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OnTheMarket to pay £1m into court in key 'one other portal' test case

It has been revealed this morning that OnTheMarket has been ordered to pay £1m into court - three quarters of it is due today and the rest by the end of August.

The Financial Times this morning says the court case that the funds relate to will be a key test of whether the portal can sustain its ‘one other portal’ rule.

The FT says that Agents’ Mutual, the parent company of OTM, has sued estate agents Gascoigne Halman and Moginie James for damages in the High Court. OTM accuses them of breaking the terms of their agreements by listing properties on more than one other portal.


The agents contend this and the High Court has now referred the case to the Competition Appeal Tribunal, a specialist court for competition disputes.

The tribunal will hold a preliminary meeting, known as a case management conference, on July 26.


The hearing is being held against a backdrop of the Competition and Markets Authority saying in the spring that some agents were suspected of colluding in the process of signing up to OnTheMarket and dropping another portal. 

OnTheMarket itself was not accused by the CMA of any wrongdoing.

The FT says that in documents filed at the High Court, Agents’ Mutual has accused Gascoigne Halman, an agency in north-west England, of breaching its agreement with OTM by switching its listings to both Zoopla and Rightmove after it was acquired by Connells Group in October last year. 

The newspaper says Gascoigne Halman had signed up for gold membership with Agents’ Mutual, meaning it helped to finance the portal through up to £54,000 of six-year loan notes. Agents’ Mutual contended it could not escape its five-year deal with the portal and should ensure other agencies within Connells complied as well.

But Gascoigne countered that the one other portal restriction was “void and unenforceable” because it constituted anti-competitive behaviour under the Competition Act 1998.

In a critical paragraph of the story, its author Judith Evans writes: “As part of its defence, Gascoigne Halman has claimed that Ian Springett, chief executive of Agents’ Mutual, suggested in a meeting with the agencies Countrywide, LSL and Connells that all three should agree to boycott Zoopla and would be compensated financially for any fall in their Zoopla shareholdings. The agencies rejected that suggestion, according to Gascoigne Halman.”

The newspaper says Agents’ Mutual has said it has filed a formal ‘Reply to the Defence’ on Monday and that at no time did Mr Springett seek to persuade the agents in question collectively to boycott [Zoopla] as alleged — either at the meeting or on any other occasion.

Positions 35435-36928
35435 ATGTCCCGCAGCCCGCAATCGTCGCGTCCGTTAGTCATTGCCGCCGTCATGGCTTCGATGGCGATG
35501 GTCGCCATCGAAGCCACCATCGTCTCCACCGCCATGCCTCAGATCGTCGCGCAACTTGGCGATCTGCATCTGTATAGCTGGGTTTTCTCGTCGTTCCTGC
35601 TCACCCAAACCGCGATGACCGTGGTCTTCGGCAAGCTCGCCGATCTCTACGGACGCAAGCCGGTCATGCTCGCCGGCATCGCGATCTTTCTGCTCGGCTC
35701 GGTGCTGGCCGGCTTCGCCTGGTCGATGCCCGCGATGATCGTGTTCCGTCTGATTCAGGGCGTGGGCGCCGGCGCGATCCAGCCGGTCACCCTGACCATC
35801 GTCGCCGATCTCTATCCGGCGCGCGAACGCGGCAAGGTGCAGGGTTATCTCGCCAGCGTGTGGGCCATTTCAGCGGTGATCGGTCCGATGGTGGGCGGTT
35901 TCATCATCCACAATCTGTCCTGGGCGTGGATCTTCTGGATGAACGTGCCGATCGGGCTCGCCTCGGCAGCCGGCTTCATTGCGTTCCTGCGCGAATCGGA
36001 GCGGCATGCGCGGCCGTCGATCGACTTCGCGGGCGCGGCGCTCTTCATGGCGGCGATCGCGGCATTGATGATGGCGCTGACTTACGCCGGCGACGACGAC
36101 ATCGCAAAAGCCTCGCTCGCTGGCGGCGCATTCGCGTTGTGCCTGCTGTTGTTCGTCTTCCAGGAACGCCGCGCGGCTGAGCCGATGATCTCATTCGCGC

The company also told the FT that it had taken careful legal advice about key aspects of its strategy and that its directors were satisfied it was operating within the law.

Agents’ Mutual has been ordered to pay into court £1m — £750,000 of that by July 19 and the rest by August 30 — as security for Gascoigne Halman’s costs and to “fortify” financially an undertaking it has so far given in the proceedings.

Agents’ Mutual has brought a similar case against Moginie James, a south Wales estate agency that began listing on both rival portals earlier this year.

Moginie James has brought a counterclaim alleging misrepresentation relating to how Agents’ Mutual presented the terms of its “gold” membership.

Agents’ Mutual has rejected the claim that its policy on other portals is anti-competitive, arguing in its response to Moginie James’ defence that “its object and intended effect is to facilitate a much more competitive online property portal market than has existed hitherto”.

It said it would bring in evidence from expert economists to testify to the “pro-competitive effect” of its one-portal rule, and has also denied the claim of misrepresentation.

  • icon

    I can see who is going to benefit the most out of this scenario - the lawyers!

  • Ian Smith

    THE END >>> IS COMING >>>

  • Kristjan Byfield

    Why would ANY agent want them to drop the OOP rule?! Just drop them all together- if we end up with 3 portals (and one of them distinctly weaker than the others) than all that has been acheived is the INCREASE of agents marketing spend, the polar oposite of its sole purpose.

  • Iain  White

    The point is this is NOT a company it's a mutual. Spending money that quite obviously threatens ability to pay back members their loan notes without a vote or at least consultation seems very much not the behaviour of a MUTUAL. The loan notes were paid to build a portal not sue it's own members.


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